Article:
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Soldiers' bones used to make sugar after Battle of Waterloo, reveal researchers

16:00 18/08/2022

The bones of soldiers who died in the Battle of Waterloo were used in 19th-century Belgium’s burgeoning sugar industry, researchers have discovered. 

Two Belgian and German historians and a British archaeologist made the grisly revelation, which may explain why so few skeletons were found after such a bloody conflict, reports RTBF. 

Around 20,000 soldiers were killed in the fighting on 18 June 1815 at Waterloo. The town, south of Brussels, became famous as the site of Emperor Napoleon I final defeated.

But mystery surrounded why so few human remains were unearthed in the years following the history-changing battle. 

The team of researchers concluded that in the aftermath of the conflict, peasants dug up the corpses and sold them to people in the sugar industry. They then cooked the bones in ovens to make a powder known as “noir animal” (“animal black”) that filtered sugar syrup as part of the production process. 

The powder is still in use today but only with animal bones and no longer in the sugar industry. Instead it’s used primarily as a pigment. 

“Around 1820, sugar beet supplanted wheat near Waterloo,”  Liège historian Bernard Wilkin told Belga.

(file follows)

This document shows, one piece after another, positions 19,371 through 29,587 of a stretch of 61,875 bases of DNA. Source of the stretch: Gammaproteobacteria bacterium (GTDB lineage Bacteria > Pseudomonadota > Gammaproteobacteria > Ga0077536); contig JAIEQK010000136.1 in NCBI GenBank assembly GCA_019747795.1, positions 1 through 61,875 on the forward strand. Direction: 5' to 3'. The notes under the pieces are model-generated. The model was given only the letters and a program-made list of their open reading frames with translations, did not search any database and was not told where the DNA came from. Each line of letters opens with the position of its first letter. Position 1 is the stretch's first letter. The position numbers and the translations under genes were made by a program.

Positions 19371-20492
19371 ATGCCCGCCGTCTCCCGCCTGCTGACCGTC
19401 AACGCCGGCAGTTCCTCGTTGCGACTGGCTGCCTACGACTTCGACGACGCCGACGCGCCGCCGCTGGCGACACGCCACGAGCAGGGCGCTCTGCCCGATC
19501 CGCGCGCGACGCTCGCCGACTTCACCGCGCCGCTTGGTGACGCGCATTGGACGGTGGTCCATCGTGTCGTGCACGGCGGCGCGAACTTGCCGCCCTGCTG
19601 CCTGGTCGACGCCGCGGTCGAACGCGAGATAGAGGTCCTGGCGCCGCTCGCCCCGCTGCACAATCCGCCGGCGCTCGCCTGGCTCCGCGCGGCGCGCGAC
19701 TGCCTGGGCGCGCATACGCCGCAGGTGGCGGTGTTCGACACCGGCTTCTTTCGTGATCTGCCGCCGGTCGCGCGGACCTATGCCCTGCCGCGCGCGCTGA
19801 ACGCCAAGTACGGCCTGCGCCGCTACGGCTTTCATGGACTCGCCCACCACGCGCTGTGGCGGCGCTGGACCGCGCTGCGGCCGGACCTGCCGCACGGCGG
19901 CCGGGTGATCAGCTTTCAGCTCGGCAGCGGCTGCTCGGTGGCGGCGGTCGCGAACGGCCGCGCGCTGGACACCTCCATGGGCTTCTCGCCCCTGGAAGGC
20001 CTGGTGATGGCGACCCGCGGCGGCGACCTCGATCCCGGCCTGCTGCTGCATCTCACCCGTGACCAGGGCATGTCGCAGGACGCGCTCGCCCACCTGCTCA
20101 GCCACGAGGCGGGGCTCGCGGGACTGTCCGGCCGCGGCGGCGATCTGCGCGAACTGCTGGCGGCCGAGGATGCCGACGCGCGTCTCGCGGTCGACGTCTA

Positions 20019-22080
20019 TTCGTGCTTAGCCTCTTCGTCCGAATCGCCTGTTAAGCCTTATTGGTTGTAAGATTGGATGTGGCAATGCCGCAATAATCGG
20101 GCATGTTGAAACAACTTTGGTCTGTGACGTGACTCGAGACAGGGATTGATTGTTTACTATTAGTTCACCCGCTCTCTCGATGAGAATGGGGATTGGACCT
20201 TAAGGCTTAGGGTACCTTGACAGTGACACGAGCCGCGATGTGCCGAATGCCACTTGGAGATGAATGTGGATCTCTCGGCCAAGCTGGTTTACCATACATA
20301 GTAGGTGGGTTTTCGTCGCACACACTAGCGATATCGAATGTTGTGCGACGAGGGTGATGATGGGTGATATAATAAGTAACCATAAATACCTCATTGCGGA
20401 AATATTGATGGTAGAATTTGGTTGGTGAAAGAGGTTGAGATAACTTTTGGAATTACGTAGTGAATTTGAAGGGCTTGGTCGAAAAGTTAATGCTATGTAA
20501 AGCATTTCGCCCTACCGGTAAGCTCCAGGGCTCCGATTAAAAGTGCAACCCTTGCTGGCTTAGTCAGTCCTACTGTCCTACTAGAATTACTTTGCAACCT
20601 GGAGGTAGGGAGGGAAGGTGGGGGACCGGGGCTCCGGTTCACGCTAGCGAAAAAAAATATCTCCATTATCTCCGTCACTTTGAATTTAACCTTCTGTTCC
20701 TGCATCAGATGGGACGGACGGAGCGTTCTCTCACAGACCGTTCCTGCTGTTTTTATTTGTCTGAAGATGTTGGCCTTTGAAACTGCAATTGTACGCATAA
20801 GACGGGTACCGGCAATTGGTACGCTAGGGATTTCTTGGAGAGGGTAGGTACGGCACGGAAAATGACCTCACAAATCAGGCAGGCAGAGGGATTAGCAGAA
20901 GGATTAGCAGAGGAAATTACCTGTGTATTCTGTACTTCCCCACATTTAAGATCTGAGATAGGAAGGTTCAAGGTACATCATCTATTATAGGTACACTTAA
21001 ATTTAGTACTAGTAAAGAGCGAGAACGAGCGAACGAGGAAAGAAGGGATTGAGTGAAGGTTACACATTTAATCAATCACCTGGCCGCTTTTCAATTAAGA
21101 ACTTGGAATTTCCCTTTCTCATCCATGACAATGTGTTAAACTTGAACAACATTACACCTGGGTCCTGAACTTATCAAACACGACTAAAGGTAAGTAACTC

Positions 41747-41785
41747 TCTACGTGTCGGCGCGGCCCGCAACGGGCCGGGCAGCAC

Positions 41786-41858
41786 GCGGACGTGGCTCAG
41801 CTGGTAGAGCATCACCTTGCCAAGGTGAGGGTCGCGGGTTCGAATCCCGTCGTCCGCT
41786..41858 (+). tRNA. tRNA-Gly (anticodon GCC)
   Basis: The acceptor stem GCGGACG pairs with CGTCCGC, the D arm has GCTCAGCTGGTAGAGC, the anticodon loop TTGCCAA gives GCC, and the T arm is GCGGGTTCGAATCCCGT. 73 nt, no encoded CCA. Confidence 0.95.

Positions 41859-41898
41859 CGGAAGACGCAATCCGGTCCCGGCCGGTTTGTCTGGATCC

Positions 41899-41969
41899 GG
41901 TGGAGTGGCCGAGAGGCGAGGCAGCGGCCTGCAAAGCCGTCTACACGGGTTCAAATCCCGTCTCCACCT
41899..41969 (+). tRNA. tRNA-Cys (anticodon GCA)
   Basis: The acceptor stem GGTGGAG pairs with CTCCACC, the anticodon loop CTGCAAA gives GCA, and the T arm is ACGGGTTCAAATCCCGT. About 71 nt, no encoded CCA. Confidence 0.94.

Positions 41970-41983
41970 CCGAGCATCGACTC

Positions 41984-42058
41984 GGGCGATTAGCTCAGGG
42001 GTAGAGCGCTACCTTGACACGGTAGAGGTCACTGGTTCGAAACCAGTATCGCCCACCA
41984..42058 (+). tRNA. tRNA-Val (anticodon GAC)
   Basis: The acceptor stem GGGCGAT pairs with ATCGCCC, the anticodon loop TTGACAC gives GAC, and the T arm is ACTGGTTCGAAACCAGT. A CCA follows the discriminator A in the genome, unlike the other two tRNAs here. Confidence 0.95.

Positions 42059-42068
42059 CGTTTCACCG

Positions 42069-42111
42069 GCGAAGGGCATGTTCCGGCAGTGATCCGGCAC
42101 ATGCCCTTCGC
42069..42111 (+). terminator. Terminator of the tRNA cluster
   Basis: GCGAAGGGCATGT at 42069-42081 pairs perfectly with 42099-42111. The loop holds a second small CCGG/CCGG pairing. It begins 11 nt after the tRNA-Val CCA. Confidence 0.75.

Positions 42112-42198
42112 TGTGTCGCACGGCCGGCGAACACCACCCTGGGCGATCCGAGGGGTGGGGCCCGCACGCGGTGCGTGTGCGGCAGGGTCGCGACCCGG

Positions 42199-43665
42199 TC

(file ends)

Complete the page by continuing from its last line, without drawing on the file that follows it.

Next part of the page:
“The sugar industry was established with bone ovens. The market value of bones - theoretically animals - soared.”

Local farmers struggling to make ends meet would plunder graves, according to written sources from 1834. 

Travellers reported seeing corpses being dug up, and members of parliament denounced the traffic in 'putrid bones'. A poster from the mayor of Braine l'Alleud warned that such exhumations were prohibited and punishable.

“We discovered an account of a German geologist who saw peasants digging up bones supposedly belonging to horses, but then one of them laughed and talked about the soldiers of the Imperial Guard, saying they’re tall and their bones can easily be confused with those of horses,” Wilkin said. 

The bone powder was sold for “hundreds of thousands of francs at the time, several times what a worker could expect to earn in a lifetime.”

As a result of the high price point and accessibility of battlefield corpses, human bones found their way into the baked goods eaten 200 years ago, concludes this new reception. 


Written by Helen Lyons